Institutional food has plenty of detractors. But you won’t find many at Red Deer College these days, where students and staff can lunch on the likes of pitas, pizzas and smoothies.
In fact, said RDC president Joel Ward, revenues from the college’s food services during the past six weeks are up more than 40 per cent from the same period last year. Much of that business is being done in the college’s new Marketplace, where Extreme Pita, 2matos, Reds Grill, Reds on the Go, Pureblendz and Starbucks operate.
Also located in the Marketplace is another success story: the college’s bookstore. Now selling products like RDC-branded clothing and Rebels wear — as well computers and related equipment at a nearby Tech Store — its revenues jumped 186 per cent during that same time frame, said Ward.
The changes didn’t come cheap, with the renovations needed to create the Marketplace costing approximately $5 million. Fortunately, it wasn’t Red Deer College footing the bill.
Ward described how he met with the presidents of Follett of Canada and Compass Group Canada, which operate the bookstore and food services facilities respectively, just over a year ago. He proposed a three-way partnership to improve their shared facilities, and revenues.
“That’s the unique piece of this,” said Ward of how Follett, Compass and the college took on the project together.
“The concept was that we were going to take the old bookstore space, the old cafeteria space and that dingy hallway, and blow it all open and turn it into an open concept Marketplace with a campus store that sells more than simply textbooks.”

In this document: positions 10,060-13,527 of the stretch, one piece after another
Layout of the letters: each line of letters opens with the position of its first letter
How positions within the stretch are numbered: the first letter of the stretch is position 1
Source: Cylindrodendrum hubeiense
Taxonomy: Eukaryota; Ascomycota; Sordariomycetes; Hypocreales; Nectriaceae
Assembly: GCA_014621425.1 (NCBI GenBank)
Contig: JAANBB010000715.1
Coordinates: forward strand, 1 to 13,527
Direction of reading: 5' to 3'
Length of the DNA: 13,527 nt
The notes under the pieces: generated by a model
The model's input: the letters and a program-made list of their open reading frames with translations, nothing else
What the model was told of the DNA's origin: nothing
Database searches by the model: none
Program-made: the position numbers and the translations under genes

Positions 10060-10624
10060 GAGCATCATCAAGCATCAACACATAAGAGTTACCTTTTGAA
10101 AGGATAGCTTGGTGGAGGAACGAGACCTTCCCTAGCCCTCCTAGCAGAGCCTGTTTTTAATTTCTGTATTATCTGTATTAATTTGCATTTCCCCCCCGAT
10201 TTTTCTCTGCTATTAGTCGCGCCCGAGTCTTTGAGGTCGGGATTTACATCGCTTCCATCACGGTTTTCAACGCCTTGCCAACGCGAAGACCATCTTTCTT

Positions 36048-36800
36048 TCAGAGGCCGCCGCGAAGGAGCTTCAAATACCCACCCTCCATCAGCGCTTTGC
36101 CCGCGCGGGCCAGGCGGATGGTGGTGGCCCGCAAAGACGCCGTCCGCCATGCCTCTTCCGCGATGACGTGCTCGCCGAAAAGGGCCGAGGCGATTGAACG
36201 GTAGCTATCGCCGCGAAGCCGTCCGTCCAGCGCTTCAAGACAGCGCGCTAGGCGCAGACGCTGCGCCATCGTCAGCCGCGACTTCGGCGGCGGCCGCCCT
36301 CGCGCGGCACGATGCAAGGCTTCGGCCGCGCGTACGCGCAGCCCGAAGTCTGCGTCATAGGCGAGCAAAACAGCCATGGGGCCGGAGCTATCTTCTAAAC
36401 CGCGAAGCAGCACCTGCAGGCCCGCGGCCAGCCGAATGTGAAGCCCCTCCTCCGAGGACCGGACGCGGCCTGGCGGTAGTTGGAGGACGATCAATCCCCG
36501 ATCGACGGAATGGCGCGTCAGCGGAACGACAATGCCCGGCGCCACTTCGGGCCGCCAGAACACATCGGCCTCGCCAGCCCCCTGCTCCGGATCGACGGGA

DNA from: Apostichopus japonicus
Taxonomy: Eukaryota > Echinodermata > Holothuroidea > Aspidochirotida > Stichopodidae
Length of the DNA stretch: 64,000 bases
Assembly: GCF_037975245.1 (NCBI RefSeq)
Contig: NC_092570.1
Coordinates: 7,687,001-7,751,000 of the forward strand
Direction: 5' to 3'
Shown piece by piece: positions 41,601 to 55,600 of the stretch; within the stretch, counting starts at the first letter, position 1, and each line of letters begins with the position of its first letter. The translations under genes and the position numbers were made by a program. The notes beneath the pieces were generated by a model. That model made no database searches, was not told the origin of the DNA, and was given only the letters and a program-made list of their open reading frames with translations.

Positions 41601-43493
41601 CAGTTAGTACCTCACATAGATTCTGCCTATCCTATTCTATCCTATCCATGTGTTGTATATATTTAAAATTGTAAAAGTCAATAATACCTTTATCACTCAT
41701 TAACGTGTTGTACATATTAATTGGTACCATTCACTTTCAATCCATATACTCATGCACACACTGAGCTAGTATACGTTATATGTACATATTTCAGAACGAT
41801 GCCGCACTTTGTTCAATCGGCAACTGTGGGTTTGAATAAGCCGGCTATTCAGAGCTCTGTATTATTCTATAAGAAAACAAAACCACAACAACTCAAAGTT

That vision became reality this fall, with the Marketplace celebrating its grand opening last Friday.
Follett and Compass paid for most of the work, excluding core infrastructure like mechanical and electrical systems. They now have approximately five years remaining on their contracts to operate the bookstore and food services, after which time they’ll have to bid on renewals.
The increased sales in the Marketplace are good news for them, but Red Deer College also receives a percentage of the revenues earned.
“The contribution to our bottom line, given our new concept, has increased dramatically from what we were getting before,” said Ward.
“This is a model that generates revenue. At the end of the day, every penny we make goes back into serving our students.”
Ward also thinks it makes good sense to entrust companies like Follett with operations like the bookstore.
“They have access to inventory we could never have gotten; we don’t ever have to worry about stale merchandise and having to write off merchandise.
“They get the best prices.”
Officials from a half-dozen other post-secondary institutions attended the Marketplace opening, most with an eye to duplicating the project, said Ward.
“Many of those institutions are now in contact with our vendor partners to investigate doing the same kind of thing.”